Artisan is the new buzzword, kids. And with good reason: Etsy, the Brooklyn company that set its revival in motion, is now valued at over $1 billion. The once homely arts and craft scene is finally more than just a movement, the artisan revolution has wheels, big bloody wheels – and nobody is getting in its way. It’s too easy to write off the slow-design of artisanal craft as a hipster fad, numbers talk. There may be an internet-fuelled global following of a trend that has roots in Portlandia – but a more considered approach to daily life is no longer the preserve of stay-at-home moms, the wider design community recognises the need to focus on quality, craft, ethics, embracing our time unplugged from the online world.
Asked by Vodafone to consider future firsts that will shape and impact our daily lives, as part of their Vodafone Firsts campaign, we scratched our heads, pondered wearable technology; health tracking; 3D printed chairs; 3D printed guns; 3D printed clothes; 3D printed deep-fried Mars bars… and thought we’d talk about manually pressed espresso machines, elegantly designed copper watering cans and an Indian-crafted cheese maker.
You see: Google’s no-driver cars; augmented reality; smart this; smart that; 3D printed EVERYTHING, are no longer what Marty McFly may have considered the future. Ready for it, or not, they are the very real now. Contemplating future trends to impact our daily life, we wanted to celebrate the makers who are breathing time and reflection back into our digital lives. From Thisispaper Shop, who value timeless over trendy, to bleeding edge designers who are following stories back through centuries in pursuit of authenticity and sincerity – why not do something that takes time, try something new for the first time? This is our future…
Wouter Strietman, ES3 espresso machine
Wouter Strietman‘s effortlessly stylish ES2 espresso machine stares down the barrel of a Nespresso-loaded gun, coming up trumps in aesthetics, simplicity, quality. Taking coffee-making back to its essentials, Strietman places emphasis on passion, design, taste, durability. Celebrate artisanal influence in the most vital part of the day.
Studio Makkink&Bey, Cheese Maker
Based upon the similarities between The Netherlands and India’s cheese-making heritage, Studio Makkink&Bey‘s cheese maker manifests many of the traits that make up the new artisan movement. Respectful and informed by its history, harnessing the skilled craftspeople of developing countries and empowering their gifted makers, celebrating the ritual of processes that have been lost to over-manufacturing and capitalism.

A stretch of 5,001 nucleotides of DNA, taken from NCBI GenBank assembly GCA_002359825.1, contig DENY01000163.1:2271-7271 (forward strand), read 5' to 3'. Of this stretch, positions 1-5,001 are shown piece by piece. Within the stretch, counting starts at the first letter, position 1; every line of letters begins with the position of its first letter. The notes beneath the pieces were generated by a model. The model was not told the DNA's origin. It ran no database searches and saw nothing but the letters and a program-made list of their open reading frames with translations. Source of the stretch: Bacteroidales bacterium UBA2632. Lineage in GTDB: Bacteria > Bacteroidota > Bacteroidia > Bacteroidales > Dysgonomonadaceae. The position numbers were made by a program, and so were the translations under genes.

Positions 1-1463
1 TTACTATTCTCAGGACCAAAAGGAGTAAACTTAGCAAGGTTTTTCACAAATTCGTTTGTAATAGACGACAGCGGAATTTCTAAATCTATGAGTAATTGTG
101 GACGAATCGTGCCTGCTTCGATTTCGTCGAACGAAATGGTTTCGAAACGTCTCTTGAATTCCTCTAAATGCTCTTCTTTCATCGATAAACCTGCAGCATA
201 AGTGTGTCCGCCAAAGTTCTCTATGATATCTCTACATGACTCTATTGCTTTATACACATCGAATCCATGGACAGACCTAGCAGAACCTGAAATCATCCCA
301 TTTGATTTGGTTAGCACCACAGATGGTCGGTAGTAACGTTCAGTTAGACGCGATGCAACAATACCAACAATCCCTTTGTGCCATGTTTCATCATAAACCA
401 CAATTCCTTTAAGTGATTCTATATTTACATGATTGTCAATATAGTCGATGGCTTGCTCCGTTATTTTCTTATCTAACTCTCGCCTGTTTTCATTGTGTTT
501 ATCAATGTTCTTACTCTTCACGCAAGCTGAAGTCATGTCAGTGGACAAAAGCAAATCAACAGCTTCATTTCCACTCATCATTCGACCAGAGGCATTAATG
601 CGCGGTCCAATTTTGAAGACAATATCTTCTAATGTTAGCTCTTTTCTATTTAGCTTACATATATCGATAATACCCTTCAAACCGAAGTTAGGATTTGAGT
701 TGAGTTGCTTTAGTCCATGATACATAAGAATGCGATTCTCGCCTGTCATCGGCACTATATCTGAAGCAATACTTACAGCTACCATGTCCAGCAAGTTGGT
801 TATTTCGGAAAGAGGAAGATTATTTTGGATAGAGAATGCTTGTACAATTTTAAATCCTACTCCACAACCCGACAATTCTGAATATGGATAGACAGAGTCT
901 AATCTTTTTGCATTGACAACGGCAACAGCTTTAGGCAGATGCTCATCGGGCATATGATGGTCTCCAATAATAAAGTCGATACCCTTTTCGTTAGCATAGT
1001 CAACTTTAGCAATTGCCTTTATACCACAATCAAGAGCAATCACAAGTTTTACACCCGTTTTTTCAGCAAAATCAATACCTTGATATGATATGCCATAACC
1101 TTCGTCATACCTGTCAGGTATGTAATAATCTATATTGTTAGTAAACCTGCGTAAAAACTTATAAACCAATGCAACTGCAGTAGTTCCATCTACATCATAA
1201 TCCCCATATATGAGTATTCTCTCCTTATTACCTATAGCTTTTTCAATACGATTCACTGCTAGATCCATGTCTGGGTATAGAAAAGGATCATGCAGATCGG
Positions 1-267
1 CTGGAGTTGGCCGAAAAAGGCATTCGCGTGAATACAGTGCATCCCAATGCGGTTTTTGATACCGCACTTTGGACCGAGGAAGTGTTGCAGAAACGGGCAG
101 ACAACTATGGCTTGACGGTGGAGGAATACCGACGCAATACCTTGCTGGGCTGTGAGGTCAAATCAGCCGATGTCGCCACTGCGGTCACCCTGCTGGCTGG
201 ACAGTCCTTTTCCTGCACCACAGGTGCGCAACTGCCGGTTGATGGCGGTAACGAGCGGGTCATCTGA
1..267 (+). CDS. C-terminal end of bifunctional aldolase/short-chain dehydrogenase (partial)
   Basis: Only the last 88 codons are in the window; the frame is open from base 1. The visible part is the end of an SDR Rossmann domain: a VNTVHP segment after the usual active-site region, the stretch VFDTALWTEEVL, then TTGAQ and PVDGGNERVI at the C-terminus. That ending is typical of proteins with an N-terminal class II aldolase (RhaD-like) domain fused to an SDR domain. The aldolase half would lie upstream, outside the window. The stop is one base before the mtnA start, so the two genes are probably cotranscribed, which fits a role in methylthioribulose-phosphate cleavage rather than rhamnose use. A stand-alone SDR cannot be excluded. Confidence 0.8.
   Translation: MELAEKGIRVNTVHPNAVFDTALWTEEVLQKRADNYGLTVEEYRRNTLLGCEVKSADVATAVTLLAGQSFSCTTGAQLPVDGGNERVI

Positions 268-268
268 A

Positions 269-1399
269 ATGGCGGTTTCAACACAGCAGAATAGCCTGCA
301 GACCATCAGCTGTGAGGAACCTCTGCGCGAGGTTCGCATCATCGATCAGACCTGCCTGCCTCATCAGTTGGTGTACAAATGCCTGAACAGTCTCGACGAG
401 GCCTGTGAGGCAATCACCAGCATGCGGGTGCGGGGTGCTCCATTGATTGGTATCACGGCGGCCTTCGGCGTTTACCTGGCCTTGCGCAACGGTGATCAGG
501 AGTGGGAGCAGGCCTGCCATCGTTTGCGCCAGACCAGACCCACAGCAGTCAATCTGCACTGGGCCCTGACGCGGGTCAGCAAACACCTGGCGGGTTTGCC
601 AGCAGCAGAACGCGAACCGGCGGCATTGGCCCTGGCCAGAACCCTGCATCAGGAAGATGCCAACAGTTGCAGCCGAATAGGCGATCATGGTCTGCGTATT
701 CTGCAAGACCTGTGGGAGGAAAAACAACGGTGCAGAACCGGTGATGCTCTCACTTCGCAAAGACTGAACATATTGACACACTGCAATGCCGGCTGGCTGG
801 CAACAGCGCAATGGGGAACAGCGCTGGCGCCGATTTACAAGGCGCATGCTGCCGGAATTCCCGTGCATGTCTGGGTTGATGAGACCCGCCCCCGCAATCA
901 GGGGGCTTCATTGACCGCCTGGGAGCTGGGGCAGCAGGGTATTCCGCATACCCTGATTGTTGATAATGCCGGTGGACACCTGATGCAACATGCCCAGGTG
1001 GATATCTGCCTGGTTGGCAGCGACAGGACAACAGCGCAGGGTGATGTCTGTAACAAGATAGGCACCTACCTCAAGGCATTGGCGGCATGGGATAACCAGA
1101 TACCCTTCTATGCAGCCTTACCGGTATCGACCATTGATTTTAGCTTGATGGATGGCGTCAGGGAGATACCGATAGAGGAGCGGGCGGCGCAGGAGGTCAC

Thisispaper Shop, copper watering can
Polish design website Thisispaper are key protagonists in the marking of slow-design – stripping lifestyle back to basics with their low volume, high quality products: “few over many and plain over fancy”. Their classically designed products focus heavily on homewares and gardening. Yep, gardening – a rising influence for honest designers, thanks to its divergence from the online world.
Ben Edmonds is a former graphic designer from Derby who embodies all the traits of the Artisan 1.0, but with a glint in his eye and an edge that carries all the hallmarks of today’s contemporary craftsman. Blood, sweat and tears is a literal definition of the intensity that Edmonds places into each precision-made knife.
Björn Rust, Pour-Over manual coffee maker
Australian designer Björn Rust is another celebrating the most important drink of the day – his artisan pour-over coffee maker takes simplicity to its core. A beautifully executed example of necessity over decoration, Rust epitomises the relationship between design, craft and thoughtful modern living.
Brooklyn Butcher Blocks, Wooden Beer Mug: Be The Viking
Brooklyn woodmaker Nils Wessell has diversified from his internationally-renowned chopping boards, creating a craft-based product for a scene that has appropriated the word craft for itself: beer. From Silicon Valley to the Welsh Valleys, tech giant to local boozer – craft beer is a strand of the artisan movement that has taken hold the world over. Celebrate its success with Wessell’s sophisticated vessels.
Nic Webb, Spoons
Working with unseasoned wood and tools that belonged to his carpenter great great grandfather in the 1800s, Nic Webb explores “themes of function, ceremony and the history and cultures of Human making” in his practice. Webb proves that, no matter how thought out a modern, technical utensil may be, there is no substitute for human endeavor, and the touch of a skilled craftsman.
Lesha Galkin, Shkatulka
Russian designer Lesha Galkin is one of many who are stripping things back to basics, in particular: celebrating the long-forgotten craft of writing. Yes – pen to paper. Hands up who remembers how to write! Galkin’s Shkatulka is a beautiful, minimal casket that conceals a series of beautifully crafted pieces centring on age-old desk tidy tools.
Tahir Mahmood, Gutta Mortar and Pestle
Channeling Bauhaus aesthetic and centuries-old craft, Toronto-based designer Tahir Mahmood‘s Gutta Mortar and Pestle utilises the skill-set of a single Pakistani craftsman, skilled in the dying art of ‘one-piece’ brass casting. Thoughtful and beautiful, Mahmood’s utensil welcomes us to a world where form and function meet.